No Company Anywhere Is Safe From Hackers: Report

By Jeffrey Thompson, Epoch Times
May 22, 2014 6:12 pm Last Updated: May 22, 2014 6:35 pm

According to a report by FireEye, a company that makes network security appliances, virtually all companies in all industries across the world have been breached.

It does not matter if the company is using a firewall, an anti-virus program, a web proxy, an intrusion-prevention system, or some combination of these measures, attackers have gained access to 97 percent of companies monitored for this report.

A firewall is a device that sits between an organization and the Internet, blocking certain ports and allowing other ports through. Web proxies are used to limit users’ access to the Internet, and an intrusion detection system detects breaches and sends alerts to network security personnel. 

The study looked at 1,216 organizations across the world. The top three geographic areas surveyed were North America, with 528 units, Europe, the Middle East, Africa with 351 units, and Asia Pacific with 242 units.

The top destination for command and control (CnC) sessions was the United State; this was attributed to its tech-savvy businesses and users, which make attractive targets. CnC servers are used to control botnets, which the bot herders (hackers) then use to carry out their deeds.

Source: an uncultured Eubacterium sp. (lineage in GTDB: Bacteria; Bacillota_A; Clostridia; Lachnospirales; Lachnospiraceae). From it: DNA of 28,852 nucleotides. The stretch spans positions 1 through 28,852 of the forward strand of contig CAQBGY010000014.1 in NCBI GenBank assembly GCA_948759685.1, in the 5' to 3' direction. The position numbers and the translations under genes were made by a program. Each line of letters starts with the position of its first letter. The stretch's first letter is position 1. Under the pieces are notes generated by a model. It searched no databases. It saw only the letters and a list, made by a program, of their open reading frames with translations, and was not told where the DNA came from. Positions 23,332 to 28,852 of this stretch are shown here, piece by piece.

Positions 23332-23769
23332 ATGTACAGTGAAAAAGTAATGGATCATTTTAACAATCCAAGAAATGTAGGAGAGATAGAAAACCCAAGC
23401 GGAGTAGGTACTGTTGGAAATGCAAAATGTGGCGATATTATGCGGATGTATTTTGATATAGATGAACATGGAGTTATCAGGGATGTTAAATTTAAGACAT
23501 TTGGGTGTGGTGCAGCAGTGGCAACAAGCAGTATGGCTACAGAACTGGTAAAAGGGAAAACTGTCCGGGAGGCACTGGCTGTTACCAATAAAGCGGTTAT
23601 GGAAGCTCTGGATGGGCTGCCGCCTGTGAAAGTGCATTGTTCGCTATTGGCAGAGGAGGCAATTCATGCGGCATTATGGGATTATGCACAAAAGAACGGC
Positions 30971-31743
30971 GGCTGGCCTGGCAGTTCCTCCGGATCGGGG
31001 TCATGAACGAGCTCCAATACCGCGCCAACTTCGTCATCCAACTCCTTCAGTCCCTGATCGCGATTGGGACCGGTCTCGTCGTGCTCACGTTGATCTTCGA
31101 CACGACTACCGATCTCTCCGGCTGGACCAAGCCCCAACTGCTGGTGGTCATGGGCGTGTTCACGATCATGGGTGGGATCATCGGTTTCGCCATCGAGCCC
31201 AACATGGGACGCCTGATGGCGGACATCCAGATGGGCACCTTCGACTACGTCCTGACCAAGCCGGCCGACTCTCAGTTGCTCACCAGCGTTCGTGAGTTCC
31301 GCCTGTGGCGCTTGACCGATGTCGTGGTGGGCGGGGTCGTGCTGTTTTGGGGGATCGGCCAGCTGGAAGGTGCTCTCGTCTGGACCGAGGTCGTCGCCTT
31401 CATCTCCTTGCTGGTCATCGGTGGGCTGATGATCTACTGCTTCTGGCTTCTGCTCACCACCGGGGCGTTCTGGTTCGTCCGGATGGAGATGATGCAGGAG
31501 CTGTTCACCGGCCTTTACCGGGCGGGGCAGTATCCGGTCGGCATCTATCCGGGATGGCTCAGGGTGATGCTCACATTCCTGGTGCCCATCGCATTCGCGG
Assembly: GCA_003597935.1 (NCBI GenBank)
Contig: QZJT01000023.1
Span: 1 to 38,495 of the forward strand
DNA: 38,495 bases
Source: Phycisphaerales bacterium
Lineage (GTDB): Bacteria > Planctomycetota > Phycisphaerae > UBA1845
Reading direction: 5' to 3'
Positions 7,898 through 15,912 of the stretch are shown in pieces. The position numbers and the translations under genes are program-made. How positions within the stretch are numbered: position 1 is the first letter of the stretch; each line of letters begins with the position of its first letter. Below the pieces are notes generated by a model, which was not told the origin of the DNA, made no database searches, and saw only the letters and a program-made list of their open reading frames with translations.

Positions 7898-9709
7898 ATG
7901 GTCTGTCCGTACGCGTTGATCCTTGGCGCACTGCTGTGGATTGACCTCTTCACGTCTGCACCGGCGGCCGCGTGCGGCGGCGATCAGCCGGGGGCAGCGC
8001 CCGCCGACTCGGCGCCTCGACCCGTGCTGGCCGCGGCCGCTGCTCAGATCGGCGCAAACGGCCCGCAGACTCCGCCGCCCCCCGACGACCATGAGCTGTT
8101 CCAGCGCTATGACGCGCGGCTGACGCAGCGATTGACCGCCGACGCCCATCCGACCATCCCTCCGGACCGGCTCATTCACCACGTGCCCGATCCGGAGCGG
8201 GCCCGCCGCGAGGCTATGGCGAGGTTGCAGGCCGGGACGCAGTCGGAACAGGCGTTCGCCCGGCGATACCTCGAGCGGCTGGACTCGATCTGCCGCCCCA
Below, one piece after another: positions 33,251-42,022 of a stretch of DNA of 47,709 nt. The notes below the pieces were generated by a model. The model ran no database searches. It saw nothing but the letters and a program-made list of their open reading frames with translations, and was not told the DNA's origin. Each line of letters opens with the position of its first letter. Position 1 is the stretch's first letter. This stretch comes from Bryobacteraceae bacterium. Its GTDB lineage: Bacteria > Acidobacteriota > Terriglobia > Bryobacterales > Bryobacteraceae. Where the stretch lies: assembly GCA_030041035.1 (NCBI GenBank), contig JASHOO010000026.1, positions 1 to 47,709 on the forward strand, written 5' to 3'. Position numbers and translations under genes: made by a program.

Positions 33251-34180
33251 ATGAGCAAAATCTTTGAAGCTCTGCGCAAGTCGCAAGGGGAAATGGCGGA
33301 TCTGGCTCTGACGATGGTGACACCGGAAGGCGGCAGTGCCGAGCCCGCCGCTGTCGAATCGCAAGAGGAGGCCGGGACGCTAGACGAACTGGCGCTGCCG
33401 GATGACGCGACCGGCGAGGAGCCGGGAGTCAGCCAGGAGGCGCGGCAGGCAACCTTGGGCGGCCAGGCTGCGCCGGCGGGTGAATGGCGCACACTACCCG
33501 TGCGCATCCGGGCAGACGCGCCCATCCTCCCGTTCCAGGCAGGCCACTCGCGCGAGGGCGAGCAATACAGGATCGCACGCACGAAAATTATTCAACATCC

The top three industries with malware call-backs to CnC servers:

  1. Higher Education
  2. Financial Services
  3. Federal Government

No longer are hackers using broad-sweeping methods to try to identify and compromise networks. Instead, they craft methods tailored to individuals or organizations. They will go so far as to plant a hack in a legitimate website that the intended victim is likely to visit, known as “a watering-hole.”

Hackers want everything but the kitchen sink.  Advanced persistent threat (APT) processes, like those in China for example, want to know how a business is run, how a business works, and how decisions are made. The information is then used to support state-owned enterprises.

Dynamic analysis systems are the next step in network security systems. These systems watch for tell-tale signs of CnC calls, system files being changed, and anything that might constitute a threat. Then they react accordingly.

In a world where everything is going online, best security practices are essential to a functional Internet where one does not have to worry about data theft with each click.